The lamp is housed in a special yellow filter sock that fits over a peg. De-solder the wires that supply it (indicated in blue), slip the filter sock off the peg, and just work the wires out of the mechanism. You may find it helpful to bend that tab seen in the middle of the picture holding the wires in place downward to make things a bit easier.

Now, we're going to get to the bigger job - replacing the loading belt. But before we do, we need to de-solder the wires that supply the loading motor. I've indicated them in red. Note that they are labeled as to which wire goes where. Just touch the iron to the solder joints and pull the wires out.

While you're at it, take some contact cleaner and shoot some into those switches arrowed in blue. These tell the circuitry what the mechanism is doing, and if they are dirty it may result in strange behavior while loading discs.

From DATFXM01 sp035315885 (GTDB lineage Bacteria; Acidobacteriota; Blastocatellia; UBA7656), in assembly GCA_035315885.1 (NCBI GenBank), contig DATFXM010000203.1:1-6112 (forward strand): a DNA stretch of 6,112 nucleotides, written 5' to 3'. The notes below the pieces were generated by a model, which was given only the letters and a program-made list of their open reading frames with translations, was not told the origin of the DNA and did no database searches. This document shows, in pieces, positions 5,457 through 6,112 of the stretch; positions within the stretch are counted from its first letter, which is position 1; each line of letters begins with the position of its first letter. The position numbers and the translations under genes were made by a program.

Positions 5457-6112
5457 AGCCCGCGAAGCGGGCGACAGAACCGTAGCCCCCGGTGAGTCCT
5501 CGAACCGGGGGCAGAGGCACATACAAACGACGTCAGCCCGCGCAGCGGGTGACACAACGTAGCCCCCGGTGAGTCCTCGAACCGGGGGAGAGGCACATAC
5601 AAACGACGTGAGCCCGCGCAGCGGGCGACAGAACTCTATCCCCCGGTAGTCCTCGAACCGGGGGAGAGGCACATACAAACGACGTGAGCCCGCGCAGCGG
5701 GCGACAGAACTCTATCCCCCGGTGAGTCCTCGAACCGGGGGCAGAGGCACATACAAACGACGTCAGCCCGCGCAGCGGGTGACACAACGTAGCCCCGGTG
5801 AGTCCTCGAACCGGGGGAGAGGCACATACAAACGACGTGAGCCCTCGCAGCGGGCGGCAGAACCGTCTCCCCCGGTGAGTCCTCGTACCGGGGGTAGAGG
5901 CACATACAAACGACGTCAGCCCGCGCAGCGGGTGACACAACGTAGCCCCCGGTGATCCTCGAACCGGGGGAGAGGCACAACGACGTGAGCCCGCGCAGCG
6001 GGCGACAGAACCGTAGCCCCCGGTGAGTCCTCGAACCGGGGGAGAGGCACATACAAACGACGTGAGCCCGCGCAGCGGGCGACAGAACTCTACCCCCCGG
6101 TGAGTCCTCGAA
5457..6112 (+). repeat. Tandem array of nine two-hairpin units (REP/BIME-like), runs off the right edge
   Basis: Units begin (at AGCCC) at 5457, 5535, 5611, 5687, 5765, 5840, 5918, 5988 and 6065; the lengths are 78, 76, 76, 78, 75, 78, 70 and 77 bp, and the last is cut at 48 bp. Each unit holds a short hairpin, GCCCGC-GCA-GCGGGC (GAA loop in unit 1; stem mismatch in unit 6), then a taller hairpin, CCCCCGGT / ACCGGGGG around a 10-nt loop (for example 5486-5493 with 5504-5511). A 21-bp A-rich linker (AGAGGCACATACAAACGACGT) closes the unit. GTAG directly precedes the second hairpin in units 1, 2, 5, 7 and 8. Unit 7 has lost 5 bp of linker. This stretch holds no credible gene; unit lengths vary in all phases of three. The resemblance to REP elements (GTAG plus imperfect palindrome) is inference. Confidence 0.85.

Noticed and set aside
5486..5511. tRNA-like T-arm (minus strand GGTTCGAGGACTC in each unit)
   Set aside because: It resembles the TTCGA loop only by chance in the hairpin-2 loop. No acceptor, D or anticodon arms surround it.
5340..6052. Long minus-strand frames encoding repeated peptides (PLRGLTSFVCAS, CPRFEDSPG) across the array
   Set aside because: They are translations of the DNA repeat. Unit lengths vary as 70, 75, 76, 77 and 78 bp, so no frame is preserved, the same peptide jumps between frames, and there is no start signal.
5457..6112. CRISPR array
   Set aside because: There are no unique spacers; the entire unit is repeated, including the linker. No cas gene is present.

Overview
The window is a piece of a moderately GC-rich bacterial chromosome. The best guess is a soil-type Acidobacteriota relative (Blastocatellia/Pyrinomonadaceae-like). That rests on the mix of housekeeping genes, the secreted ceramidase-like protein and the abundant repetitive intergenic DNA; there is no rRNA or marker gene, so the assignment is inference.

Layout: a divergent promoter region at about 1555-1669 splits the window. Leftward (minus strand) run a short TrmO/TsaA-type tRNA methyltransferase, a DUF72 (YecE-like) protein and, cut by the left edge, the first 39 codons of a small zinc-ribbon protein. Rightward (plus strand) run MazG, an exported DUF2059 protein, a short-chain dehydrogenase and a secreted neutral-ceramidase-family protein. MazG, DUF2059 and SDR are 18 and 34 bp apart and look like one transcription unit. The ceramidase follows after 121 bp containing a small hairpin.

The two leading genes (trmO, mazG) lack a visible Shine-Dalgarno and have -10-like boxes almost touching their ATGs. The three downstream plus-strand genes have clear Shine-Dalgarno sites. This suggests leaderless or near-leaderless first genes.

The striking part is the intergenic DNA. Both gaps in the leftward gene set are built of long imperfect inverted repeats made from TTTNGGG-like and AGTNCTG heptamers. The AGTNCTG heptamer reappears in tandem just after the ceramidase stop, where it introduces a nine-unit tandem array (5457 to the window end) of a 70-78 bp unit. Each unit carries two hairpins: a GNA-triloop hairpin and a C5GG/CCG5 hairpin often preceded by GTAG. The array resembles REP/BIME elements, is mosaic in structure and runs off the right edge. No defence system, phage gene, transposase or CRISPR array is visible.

Before we remove the loading motor assembly, pay special attention to the green arrowed loading arm. This must go back in exactly as shown in the picture, with the upper slot in the pin you see there and the tab on the far left pressing down on the corresponding tab in the transport. You do not need to remove any of these e-clips, fortunately... it is possible to remove and install the assembly without bothering with those.

Also, note the position of the wires to the loading motor, arrowed in blue. You will want to route these the same way you found them.

Now... take your Phillips #0 and a pair of pliers and latch on to the metal near the red arrowed screw in the middle. You will need to press hard to break the threadlocker on that screw, and if you don't hold onto the metal with pliers the metal will bend. You don't want that. Remove the other red arrowed screw, then gently turn the transport over.

Un-stick the ribbon cable seen here and gently push it to the side for access. Now, you can maneuver the loading motor assembly out of the transport.